Conservatives have reason to be upset by this federal overreach. The Obama administration has run roughshod over individual rights and state sovereignty, on issues ranging from health care to climate change. But the federal intrusion into Common Core, however unwelcome and unhelpful,

But in the end, Bennett’s arguments come down to the same one’s whatever sane and sensible people who pay attention to reality use:

The same goes for math. Certain abilities—the grasp of fractions, decimals, percentages, ratios and the like—should be the common knowledge of all.

That’s the fundamental idea behind a core curriculum: preserving and emphasizing what’s essential, in fields like literature and math, to a worthwhile education.

Of course all these things are true, but the Tea Party (which has clearly taken over the GOP) has never been all that interested in reality.  The best we can hope for is that the rubes are fooled by re-naming high standards “NC Goals for the Future” or whatever.  Because, I think/hope, not even the Tea Party is dumb enough to want to lower standards.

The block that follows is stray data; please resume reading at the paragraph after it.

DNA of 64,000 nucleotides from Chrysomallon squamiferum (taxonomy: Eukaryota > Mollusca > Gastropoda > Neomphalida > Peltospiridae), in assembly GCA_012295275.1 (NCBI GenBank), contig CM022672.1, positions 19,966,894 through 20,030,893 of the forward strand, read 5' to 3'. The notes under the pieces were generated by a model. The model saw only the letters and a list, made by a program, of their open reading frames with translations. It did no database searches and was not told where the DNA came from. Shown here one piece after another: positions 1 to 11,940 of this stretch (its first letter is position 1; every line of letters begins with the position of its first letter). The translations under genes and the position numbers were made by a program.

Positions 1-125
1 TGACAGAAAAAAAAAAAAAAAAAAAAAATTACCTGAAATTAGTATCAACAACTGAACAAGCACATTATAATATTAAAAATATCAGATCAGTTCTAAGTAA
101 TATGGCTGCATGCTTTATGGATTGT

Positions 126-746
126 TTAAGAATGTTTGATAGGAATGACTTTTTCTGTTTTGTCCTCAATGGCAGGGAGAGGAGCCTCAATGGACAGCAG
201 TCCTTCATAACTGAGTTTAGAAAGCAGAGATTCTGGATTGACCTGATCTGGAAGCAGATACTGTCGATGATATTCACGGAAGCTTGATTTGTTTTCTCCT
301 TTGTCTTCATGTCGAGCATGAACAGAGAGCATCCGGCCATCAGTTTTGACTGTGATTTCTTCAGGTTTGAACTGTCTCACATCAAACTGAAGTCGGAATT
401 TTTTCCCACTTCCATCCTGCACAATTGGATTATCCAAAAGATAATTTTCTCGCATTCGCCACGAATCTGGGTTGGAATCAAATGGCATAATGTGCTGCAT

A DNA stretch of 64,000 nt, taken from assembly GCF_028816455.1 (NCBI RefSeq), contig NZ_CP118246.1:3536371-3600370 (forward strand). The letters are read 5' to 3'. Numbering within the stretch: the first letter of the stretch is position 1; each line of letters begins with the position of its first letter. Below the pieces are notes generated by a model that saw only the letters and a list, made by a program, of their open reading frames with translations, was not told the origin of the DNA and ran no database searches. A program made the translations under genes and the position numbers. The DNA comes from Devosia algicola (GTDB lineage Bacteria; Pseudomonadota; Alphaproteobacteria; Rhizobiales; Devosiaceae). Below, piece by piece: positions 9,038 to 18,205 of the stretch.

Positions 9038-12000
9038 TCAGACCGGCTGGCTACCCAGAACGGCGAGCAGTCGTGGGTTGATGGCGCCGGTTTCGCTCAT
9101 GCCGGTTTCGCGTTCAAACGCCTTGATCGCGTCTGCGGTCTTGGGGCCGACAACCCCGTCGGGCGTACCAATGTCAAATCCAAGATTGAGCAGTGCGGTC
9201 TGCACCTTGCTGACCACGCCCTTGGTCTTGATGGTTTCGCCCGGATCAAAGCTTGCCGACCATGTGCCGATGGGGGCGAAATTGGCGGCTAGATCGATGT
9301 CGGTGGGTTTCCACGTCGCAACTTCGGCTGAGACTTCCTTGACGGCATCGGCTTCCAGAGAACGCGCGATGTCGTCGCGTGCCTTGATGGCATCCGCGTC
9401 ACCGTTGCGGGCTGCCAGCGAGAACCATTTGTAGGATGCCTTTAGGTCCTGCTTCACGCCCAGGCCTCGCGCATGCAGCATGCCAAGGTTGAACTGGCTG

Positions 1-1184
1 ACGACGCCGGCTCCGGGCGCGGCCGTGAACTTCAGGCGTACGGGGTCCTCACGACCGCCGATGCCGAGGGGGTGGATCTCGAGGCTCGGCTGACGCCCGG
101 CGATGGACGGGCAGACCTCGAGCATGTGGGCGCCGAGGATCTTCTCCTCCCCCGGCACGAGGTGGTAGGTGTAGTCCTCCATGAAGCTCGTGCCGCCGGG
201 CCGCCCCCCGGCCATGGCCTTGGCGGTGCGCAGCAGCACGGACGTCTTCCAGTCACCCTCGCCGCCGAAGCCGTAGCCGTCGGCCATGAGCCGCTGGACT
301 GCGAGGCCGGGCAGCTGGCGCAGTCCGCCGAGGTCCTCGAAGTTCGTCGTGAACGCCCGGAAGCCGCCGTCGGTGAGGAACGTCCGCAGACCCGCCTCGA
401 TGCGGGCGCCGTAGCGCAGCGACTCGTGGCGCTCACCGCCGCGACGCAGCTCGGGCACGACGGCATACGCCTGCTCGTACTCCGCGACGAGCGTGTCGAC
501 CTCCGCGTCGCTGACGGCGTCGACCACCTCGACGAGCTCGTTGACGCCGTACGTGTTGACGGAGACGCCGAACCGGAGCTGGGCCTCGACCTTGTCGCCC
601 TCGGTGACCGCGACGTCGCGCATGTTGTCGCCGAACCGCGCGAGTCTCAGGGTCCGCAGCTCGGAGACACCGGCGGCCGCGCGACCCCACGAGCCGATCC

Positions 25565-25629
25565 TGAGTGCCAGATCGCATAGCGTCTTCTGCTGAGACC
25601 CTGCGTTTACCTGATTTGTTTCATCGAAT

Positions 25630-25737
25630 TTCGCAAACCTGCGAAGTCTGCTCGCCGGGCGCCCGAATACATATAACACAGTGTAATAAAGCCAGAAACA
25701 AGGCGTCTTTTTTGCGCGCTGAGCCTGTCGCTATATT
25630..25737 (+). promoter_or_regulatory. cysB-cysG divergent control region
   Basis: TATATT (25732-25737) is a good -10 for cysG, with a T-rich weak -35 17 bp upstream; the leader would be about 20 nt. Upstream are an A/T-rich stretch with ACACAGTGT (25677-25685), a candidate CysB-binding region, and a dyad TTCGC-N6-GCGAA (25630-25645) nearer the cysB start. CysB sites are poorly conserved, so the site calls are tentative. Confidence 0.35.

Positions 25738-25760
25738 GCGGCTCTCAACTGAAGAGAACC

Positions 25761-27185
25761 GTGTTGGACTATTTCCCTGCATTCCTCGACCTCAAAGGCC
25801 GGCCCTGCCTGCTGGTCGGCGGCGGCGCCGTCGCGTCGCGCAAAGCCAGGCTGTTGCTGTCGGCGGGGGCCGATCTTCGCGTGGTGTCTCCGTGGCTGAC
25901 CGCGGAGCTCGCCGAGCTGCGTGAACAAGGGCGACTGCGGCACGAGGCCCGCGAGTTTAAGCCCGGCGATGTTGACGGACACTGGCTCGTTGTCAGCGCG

Quick hits (part II)

1) Trying to fight against illegal logging in the Amazon can be a deadly vocation.

2) Another great example of bureaucrats run amok: a 12-year old piano prodigy who misses school for international piano competitions is treated as an every day truant.  Frustrating that people so short-sighted and stupid are in a position to be making these decisions.

3) Probably not a good idea to pose with a statue of Jesus fellating you.  That said, the idea that somebody should go to prison for this is beyond absurd.

4) How failing tests helps you learn.

5) Really nice Vox piece on Obama and the (expanding) nature of presidential power.

6) During all the US Open coverage I kept hearing about the “Big Four” of men’s tennis and couldn’t’ help but think Andy Murray isn’t really in the same league as the top 3.  Turns out I’m right, but then again nobody else is close to Murrary.

7) Making the best use of NC’s current early voting laws.

8) Nearly a quarter of Americans have less education than their parents.  The OECD average in only 16%.  That’s not good.